Of lacking the power to say: ‘I despair’,
Yet I feel a thought in my heart here
That makes the mind with fear tremble,
Saying: ‘Love grants you no ease
Of manner, that you might lightly tell
Your lady the truth of all your ill
Lest Death cloak you in his reality.’
With the great grief the spirit feels
A sigh issues from the heart of me,
That goes saying: ‘Spirits, flee!’
Then oh for a man who knows pity,
Who might comfort my grieving soul
Saying to them: ‘Spirits, do not go!’
‘Una figura della Donna mia’
(To Guido Orlandi: of a statue resembling his Lady.)
They worship a statue of my lady
At San Michele in Orto, my Guido,
And in that image humble, pious, lovely,
Sinners find sanctuary and safe harbour.
Whoever kneels to her with devotion,
The worse they are, the more they’re comforted,
The ill are cured, and rid of inner demons,
And squinting eyes set perfect in the head.
She heals great sickness in that public place;
The people bow before her reverently;
And two bright candles are lit for her.
Her voice reaches out to distant ways,
Though Franciscans cry idolatry,
Out of envy that she’s none of theirs.
‘La bella donna dove Amor si mostra’
The lovely lady who is Love for certain,
Amor, full of valour and adorned,
Draws the heart out of your very person:
Takes your life away with her new-born,
Since her cloister’s guarded so sweetly
As every unicorn of India knows,
And virtue arms it for the fierce tourney;
Every fault receives its counter-blow,
For she is surely of so great a value,
That she lacks no aspect of the good,
Except that Nature made her mortal.
Yet Providence is present in this too:
In that in her your understanding should,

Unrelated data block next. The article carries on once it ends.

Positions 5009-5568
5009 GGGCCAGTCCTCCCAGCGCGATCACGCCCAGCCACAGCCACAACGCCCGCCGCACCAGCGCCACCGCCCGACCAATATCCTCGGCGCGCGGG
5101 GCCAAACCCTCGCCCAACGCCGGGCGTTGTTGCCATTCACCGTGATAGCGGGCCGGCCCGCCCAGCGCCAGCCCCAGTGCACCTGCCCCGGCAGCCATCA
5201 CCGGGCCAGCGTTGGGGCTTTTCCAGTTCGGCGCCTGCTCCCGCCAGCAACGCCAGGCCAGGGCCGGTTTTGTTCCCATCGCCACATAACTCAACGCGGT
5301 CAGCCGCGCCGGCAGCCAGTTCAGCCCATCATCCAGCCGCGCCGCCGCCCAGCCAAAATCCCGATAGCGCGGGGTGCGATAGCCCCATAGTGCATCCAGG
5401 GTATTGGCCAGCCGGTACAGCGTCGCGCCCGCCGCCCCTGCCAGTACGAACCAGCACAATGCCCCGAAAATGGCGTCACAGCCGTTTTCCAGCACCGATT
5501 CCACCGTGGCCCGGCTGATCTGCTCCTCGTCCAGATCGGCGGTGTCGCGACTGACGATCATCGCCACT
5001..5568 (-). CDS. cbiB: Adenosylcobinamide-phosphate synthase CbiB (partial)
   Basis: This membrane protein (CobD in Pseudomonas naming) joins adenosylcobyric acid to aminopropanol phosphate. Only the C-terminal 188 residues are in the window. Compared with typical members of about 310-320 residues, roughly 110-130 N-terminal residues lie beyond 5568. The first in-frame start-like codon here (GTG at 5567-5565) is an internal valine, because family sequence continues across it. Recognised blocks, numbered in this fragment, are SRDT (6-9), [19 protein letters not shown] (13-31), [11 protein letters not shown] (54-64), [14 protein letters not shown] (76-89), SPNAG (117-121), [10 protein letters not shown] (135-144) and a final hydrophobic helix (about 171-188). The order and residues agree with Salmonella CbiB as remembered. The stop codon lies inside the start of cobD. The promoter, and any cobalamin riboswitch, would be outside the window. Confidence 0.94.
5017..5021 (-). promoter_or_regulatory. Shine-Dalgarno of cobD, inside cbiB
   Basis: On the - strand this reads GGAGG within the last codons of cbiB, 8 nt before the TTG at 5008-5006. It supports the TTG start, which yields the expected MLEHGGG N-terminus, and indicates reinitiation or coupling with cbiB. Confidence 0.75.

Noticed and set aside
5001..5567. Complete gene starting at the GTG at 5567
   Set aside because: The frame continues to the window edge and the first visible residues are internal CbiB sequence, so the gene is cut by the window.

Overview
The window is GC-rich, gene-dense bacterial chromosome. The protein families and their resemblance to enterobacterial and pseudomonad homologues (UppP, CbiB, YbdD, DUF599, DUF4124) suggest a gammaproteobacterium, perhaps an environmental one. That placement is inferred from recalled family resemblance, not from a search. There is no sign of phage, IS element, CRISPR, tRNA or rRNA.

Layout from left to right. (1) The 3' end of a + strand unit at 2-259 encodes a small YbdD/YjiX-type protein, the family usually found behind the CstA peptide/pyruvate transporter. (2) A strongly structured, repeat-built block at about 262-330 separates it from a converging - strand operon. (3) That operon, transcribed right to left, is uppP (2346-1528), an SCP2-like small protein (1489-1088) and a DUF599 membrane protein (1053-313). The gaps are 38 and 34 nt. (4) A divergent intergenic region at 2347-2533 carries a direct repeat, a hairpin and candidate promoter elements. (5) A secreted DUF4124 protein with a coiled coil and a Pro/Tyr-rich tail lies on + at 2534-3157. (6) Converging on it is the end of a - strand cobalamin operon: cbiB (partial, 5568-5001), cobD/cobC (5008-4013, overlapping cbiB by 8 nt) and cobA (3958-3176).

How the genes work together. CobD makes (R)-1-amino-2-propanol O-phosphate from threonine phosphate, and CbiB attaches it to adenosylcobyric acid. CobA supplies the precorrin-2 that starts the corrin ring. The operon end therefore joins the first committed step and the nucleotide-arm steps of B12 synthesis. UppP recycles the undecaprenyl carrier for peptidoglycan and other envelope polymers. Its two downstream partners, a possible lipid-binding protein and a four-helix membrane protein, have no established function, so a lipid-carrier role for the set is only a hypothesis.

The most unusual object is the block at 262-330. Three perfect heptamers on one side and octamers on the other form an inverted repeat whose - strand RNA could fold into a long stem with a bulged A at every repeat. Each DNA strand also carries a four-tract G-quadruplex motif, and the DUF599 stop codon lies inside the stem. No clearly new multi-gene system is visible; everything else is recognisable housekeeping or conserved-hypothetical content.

Through knowledge, what is like to it recall.
‘Ciascuna fresca e dolce fontanella’
(A reply to a sonnet of Bernardo da Bologna commending Bernardo’s lady Pinella who reacted to a sigh of Guido’s on seeing him)
Every fresh and sweet little fountain,
In Galicia, gains clarity and virtue
Bernardo my friend, from her alone,
Who in your keen rhyme replies to you:
So in that place where Amor discourses
Of every single beauty he has viewed,
He says this grace, loveliest of sources
Has gathered to herself all graces new.
So that the grief I own is more grave;
With that sigh I gave, that from me lit
That burning heart in a troubled ship,
I send to Pinella now a tide that’s full
Of hosts of mermaids, served by slaves
Nobly dressed, adorned, and beautiful.
‘Se vedi Amore, assai ti priego, Dante’
Dante, I pray you, if you see Amor
In any place where our Lapo’s present
If it gives your mind no trouble, send
And tell me whether he is named a lover,
And if the lady seems to approve him,
And whether he seems rightly overcome;
For, by custom, often that sort of man,
Will only display a semblance of loving.
You know that in the royal court of Love
No man can be a servant, if he’s vile,
To any woman wandering in that city,
And if a servant’s suffering will move,
Even scant knowledge of our sweet style
Shows that it bears the marks of pity.
Note: I take this as a reference to the dolce stil nuova of Dante’s and Cavalcanti’s circle.
‘Poi che di doglia cor conven ch’i’ porti’
Since my heart must bear its weight of grief
And feel the burning fire now of pleasure,
And fall from virtue to so base a measure,
I’ll tell how I’ve lost all that had value.
And how my spirits wither in the leaf,
How heart knows little life and greater war;
And if Death did not delight me more,
How I’d make Love weep for pity too.
But now the time of folly is upon me,
I change from out my fixed opinion
Into the contrary condition,
So that I show not how I am aggrieved:
There where I am deceived,
How through my heart a lover passed,
And in her passing all I had was lost.
‘Veggio negli occhi de la donna mia’
I see a light in my lady’s eyes
Filled as it is with the spirit of love
That in my heart makes new delight move
So joyful life issues from there too.
What befalls when I am in her presence,